Manufacturers of these devices should have stopped selling them because of the potential harm they can cause, but they failed to recall or remove the products from the market.
On November 25, 2014, the FDA issued an “Immediately in Effect Guidance Document” recommending that manufacturers of these surgical tools add a black box warning to the product’s packaging.
The black box warning is the FDA’s strongest warning. According to the agency, the proposed warning should read:
“WARNING: Uterine tissue may contain unsuspected cancer. The use of laparoscopic power morcellators during fibroid surgery may spread cancer, and decrease the long-term survival of patients. This information should be shared with patients when considering surgery with the use of these devices.”
The agency also recommended that laparoscopic power morcellators not be used in the following cases:
Immediately following the FDA’s April 2014 safety announcement warning about the possibility of spreading cancer through power morcellation, Johnson & Johnson’s Ethicon unit pulled three of its devices in a “worldwide voluntary market withdrawal.”
The company admitted in a letter to medical providers that the “risk-benefit assessment associated with the use of these devices in hysterectomy and myomectomy procedures for removing fibroids remains uncertain.”
The company listed the names of the three devices included in the recall: Gynecare Morcellex, the Morcellex Sigma and the Gynecare X-Tract.
Meanwhile, in September 2014 Karl Storz threatened Dr. Hooman Noorchashm, an outspoken advocate for the removal of morcellators from the market, with legal action. Noorchashm’s wife, Dr. Amy Reed had a hysterectomy with a Storz power morcellator in a hospital in Boston. The German company threatened Noorchashm with “appropriate legal actions to protect our good name and our rights” if he did not stop with his “unfounded and unproven allegations.”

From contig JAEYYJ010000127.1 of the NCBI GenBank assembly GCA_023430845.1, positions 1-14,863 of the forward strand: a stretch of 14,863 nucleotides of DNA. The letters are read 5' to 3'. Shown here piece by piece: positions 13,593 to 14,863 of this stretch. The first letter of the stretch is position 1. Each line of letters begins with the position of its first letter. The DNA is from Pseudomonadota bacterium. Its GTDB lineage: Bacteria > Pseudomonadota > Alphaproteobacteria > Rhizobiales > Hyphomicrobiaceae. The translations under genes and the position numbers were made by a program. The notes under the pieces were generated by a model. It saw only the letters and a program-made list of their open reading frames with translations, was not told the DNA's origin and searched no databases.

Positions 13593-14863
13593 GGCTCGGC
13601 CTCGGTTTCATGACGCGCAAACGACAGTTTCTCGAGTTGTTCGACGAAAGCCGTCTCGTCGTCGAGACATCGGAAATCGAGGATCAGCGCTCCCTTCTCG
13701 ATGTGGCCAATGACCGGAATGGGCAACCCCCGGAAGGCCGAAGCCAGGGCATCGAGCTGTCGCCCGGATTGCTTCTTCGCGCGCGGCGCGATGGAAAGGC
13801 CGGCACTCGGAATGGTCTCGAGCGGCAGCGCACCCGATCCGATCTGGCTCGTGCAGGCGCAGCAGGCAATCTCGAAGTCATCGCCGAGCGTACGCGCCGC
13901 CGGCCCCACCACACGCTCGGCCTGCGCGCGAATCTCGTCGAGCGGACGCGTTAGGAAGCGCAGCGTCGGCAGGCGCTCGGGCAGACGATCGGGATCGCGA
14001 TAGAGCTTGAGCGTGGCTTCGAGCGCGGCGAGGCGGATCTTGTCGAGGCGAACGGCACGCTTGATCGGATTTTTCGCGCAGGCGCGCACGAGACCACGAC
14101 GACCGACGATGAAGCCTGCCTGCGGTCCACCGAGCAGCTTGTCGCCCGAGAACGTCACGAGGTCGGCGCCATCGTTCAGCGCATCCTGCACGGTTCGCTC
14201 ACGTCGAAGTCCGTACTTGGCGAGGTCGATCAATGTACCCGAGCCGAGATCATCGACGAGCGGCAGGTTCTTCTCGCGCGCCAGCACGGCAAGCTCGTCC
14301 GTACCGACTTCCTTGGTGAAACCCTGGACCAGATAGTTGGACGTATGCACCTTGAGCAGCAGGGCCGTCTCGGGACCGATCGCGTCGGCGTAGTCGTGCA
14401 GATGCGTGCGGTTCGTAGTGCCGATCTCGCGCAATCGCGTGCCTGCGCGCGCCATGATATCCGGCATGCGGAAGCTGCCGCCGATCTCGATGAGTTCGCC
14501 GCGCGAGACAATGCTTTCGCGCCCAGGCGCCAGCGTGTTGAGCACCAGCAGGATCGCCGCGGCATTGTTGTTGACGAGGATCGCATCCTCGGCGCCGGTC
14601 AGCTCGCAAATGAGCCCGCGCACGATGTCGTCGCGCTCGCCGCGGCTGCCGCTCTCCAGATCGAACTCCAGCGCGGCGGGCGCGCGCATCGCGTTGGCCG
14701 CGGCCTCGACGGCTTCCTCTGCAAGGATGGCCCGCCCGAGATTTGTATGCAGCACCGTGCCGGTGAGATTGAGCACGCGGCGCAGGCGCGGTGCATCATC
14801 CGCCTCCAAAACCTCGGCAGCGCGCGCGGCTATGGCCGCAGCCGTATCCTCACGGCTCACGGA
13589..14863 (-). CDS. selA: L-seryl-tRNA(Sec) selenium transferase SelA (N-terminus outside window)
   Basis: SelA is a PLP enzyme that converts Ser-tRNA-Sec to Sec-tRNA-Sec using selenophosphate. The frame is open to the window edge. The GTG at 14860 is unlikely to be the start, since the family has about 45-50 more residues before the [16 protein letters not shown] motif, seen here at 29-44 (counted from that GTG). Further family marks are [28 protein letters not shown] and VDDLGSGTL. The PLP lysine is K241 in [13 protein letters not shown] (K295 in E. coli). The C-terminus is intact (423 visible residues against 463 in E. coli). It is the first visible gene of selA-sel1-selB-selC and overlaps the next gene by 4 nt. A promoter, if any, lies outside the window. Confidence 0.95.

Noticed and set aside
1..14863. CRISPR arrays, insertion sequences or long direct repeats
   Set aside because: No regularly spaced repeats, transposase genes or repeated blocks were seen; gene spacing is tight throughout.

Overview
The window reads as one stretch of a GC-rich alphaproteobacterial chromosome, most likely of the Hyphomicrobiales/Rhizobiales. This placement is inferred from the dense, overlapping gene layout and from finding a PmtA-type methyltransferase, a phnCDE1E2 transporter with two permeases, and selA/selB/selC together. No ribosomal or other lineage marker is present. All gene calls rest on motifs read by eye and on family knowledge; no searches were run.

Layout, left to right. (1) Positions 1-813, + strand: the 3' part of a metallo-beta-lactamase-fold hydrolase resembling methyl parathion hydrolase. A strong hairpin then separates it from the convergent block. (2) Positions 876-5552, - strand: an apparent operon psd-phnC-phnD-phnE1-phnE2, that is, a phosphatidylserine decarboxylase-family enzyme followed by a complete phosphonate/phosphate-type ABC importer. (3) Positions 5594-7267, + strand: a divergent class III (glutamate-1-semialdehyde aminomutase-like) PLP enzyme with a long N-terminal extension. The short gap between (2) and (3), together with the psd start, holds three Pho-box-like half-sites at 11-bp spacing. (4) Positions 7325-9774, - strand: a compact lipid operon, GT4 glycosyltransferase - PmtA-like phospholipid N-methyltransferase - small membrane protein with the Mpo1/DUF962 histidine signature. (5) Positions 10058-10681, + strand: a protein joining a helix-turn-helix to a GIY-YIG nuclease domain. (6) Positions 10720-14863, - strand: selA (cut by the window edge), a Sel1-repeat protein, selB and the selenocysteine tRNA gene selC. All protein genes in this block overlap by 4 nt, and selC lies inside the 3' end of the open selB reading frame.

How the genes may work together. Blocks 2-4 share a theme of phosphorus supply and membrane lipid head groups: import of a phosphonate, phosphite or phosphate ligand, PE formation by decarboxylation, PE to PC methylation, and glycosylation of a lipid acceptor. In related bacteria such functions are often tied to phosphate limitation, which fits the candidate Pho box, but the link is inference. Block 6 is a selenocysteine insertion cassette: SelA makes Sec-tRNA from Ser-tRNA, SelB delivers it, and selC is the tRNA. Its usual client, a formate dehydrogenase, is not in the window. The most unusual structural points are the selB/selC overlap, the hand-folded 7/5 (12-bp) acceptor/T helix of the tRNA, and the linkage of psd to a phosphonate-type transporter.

A number of women and their husbands already filed lawsuits against several morcellator manufacturers after being diagnosed with aggressive uterine cancers such as leiomyosarcoma. Their claims allege that device makers did not warn patients properly about the risks and dangers of morcellators and that they manufactured defective products.
Floridian Peggy Paduda filed a lawsuit against Karl Storz Endoscopy America, the manufacturer of the Karl Storz Rotocut Morcellator. Paduda underwent a hysterectomy in 2013 to remove fibroids from her uterus. Doctors used the device to shred and cut the tissue to remove it. Prior to surgery, there was no evidence that she had endometrial stromal sarcoma, a rare and deadly cancer. After the procedure, however, doctors found that the morcellator spread the cancer throughout her abdominal cavity, shortening her life expectancy and reducing her quality of life.
Paduda’s complaint states: “The Defendants failed to adequately warn about the true risk of dissemination and fulmination of cancer from the use of the Storz Morcellator. Despite their knowledge of that true risk and of their own failure to adequately warn of it, they failed to make the instrument safe for its intended use, making it unsafe for that use.”
New York’s Brenda Leuzzi had a hysterectomy, during which her surgeon used an Ethicon Morcellex morcellator. Shortly after the procedure, Leuzzi was diagnosed with acute uterine leiomyosarcoma. Her legal filing states that Ethicon failed to warn her about the risks, complications and adverse events associated with the Morcelex morcellator.
Fighting cancer is emotional and draining, and your entire family is affected by it. You are likely to be impacted financially by a number of expenses. Sometimes filing a lawsuit is the only way to gain any compensation for medical bills that pile up – not to mention compensation for pain and suffering.
Some costs that may be covered include:
Companies that manufacturer morcellators have a duty to ensure any patients touched by their products are aware of the risks. Unfortunately, sometimes they neglect to inform patients until it is too late. Experienced product liability lawyers have a familiarity with Big Pharma and device manufacturers and with the history of medical devices. They can also help you through a complicated legal process. If you wonder if you have a legal claim, Drugwatch can connect you with an attorney that can provide a free case review.